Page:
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Is it better to store dates in mysql in three columns or use just one column. Which one is faster. Also, if I just want to do inserts with todays date in format dd/mm/yy , how do I do that. and also how do I do selects with that. Also, lets say if I wanted to get results for all the wednesdays, how do I do that or lets say one date 25th of all the months and years, how do i do that.

Thanks People.

I am using PHP with Apache and Mysql.

What are the drawbacks of using the structure that I am proposing. I can easily get all the 25th by using the date table and I can get all the days using another column for days. How much difference would be there in the terms of speed between my proposed solution and using a DATE table?

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you should refer to mysql documentation : – reggie Mar 28 '11 at 19:09

3 Answers 3

up vote 2 down vote accepted

Also, if I just want to do inserts with todays date in format dd/mm/yy ,how do I do that.

Well it depends on the format your date is passed in through your 
form but you are going to want to store your date in YYYY-mm-dd format.

INSERT INTO my_table (timefieldname) VALUES ( '$date' );

and also how do I do selects with that.

SELECT timefieldname FROM my_table;

//or you can format the date - this will give you month/day/year 01/01/2012
SELECT DATE_FORMAT(timefieldname, '%m/%d/%Y') FROM my_table;

Also, lets say if I wanted to get results for all the wednesdays,

SELECT timefieldname FROM my_table WHERE DAYNAME(timefieldname) = 'Wednesday';

How do I do that or lets say one date 25th of all the months and years, how do i do that.

SELECT timefieldname FROM my_table WHERE DAY(timefieldname) = '25'; 
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hey...thanks...btw...if i want to store dates in format of dd-mm-yyyy. can that be done? – Vish Mar 28 '11 at 20:47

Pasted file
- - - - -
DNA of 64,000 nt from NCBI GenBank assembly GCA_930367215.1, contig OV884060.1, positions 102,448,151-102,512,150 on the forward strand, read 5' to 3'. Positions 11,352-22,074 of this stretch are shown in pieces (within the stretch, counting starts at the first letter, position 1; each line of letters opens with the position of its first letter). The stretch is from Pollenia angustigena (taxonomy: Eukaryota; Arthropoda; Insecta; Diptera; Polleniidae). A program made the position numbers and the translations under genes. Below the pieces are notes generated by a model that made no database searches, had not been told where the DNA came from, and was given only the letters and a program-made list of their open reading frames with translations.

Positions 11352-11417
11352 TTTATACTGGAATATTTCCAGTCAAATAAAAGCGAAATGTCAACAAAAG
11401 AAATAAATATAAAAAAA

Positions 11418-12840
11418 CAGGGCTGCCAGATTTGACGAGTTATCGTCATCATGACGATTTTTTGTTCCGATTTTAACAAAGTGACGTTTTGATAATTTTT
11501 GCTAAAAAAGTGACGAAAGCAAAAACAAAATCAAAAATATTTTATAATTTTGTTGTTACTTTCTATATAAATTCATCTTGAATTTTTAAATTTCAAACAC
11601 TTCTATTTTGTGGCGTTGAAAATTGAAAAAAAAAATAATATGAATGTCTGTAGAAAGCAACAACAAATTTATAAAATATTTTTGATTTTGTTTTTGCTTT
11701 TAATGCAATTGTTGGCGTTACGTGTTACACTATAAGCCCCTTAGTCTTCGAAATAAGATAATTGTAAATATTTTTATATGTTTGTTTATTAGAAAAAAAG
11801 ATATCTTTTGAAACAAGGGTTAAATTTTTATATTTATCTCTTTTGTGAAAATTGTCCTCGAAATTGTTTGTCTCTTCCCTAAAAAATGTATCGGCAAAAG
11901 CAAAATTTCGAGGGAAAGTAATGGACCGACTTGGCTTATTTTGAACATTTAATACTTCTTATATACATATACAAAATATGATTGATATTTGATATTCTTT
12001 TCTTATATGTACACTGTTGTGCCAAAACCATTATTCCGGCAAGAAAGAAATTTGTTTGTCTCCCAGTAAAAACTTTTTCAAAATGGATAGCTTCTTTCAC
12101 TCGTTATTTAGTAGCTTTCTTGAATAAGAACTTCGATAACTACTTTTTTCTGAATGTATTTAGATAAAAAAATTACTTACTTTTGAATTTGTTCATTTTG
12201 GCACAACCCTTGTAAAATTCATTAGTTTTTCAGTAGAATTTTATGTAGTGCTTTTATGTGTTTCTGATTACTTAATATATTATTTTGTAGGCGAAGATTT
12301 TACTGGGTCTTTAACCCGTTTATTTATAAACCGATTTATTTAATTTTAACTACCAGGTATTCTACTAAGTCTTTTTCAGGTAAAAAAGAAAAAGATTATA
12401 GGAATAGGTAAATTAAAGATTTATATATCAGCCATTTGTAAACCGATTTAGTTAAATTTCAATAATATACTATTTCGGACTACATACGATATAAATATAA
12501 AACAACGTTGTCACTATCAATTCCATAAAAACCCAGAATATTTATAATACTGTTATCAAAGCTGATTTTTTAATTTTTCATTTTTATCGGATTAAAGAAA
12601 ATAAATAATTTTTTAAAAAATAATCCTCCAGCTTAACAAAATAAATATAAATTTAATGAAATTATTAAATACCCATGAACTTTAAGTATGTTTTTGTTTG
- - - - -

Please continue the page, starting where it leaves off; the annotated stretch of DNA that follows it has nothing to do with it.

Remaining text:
Thanks! I don't think it can be done. When you try to insert the date in mm-dd-YYYY value it sets the value to 0000-00-00 in the database, at least when I tried it out. But you can change your date to the yyyy-mm-dd format before inserting it, and use DATE_FORMAT to get it out the way you want it. But in PHP you can convert the date to format you need for MySql: [] – wallisds Mar 29 '11 at 14:53

You will want to use a proper column type, such as DATE, DATETIME, or TIMESTAMP, depending on your needs. They are built specifically to handle dates, and can more easily perform other functions (adding, comparing, etc.) that would be difficult to perform on 3 separate columns.

Read this for more info.

DAYOFWEEK(date) will give you a numeric representation for the day. In your case, 4 = Wednesday. DAYOFMONTH(date) will work for finding all 25th days of the month.

DAYNAME(date) will return the name of the weekday for date

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If I want to find the records for all the wednesdays, how do i do that. Could you please help me with the sql. Also, after reading that I want to use DATE but I would need more reference to the sql. Please help me a little bit more...sorry for dragging this. – Vish Mar 28 '11 at 19:15
The link provided gives you the full reference you need to perform this function. You are going to go farther by reading up and understanding the information yourself than having someone give you the answer. You might get a quick answer today, but you will have gained nothing for the future. – D.N. Mar 28 '11 at 19:19
Thanks for the is appreciated :). But I would really like the answer for today because it is bit late here in London. You don't have to give me the answer because I am being lazy, but it would be good if you did. Thanks – Vish Mar 28 '11 at 19:20
select * from table where dayofweek(date) = 4; – gnur Mar 28 '11 at 19:21
I defiantly second using a proper sql date column. Right now I'm having to normalize a bunch of dates (that my predicessor allowed to be free hand entered) because a user group now wants us to format the date using the EU format vs US time. So I have to go through the db looking for all of the ASAP's and July or other string times that a user might have put in. Had all of this been validated and entered as a datetime format everything would be so very much easier. – scrappedcola Mar 28 '11 at 19:25

You can free up having to pass dates from your codebase and let mysql insert them for you, provided they are time stamps:


It's not much of a speed boost, but it does reduce your need to code and validate variables passed to the database.

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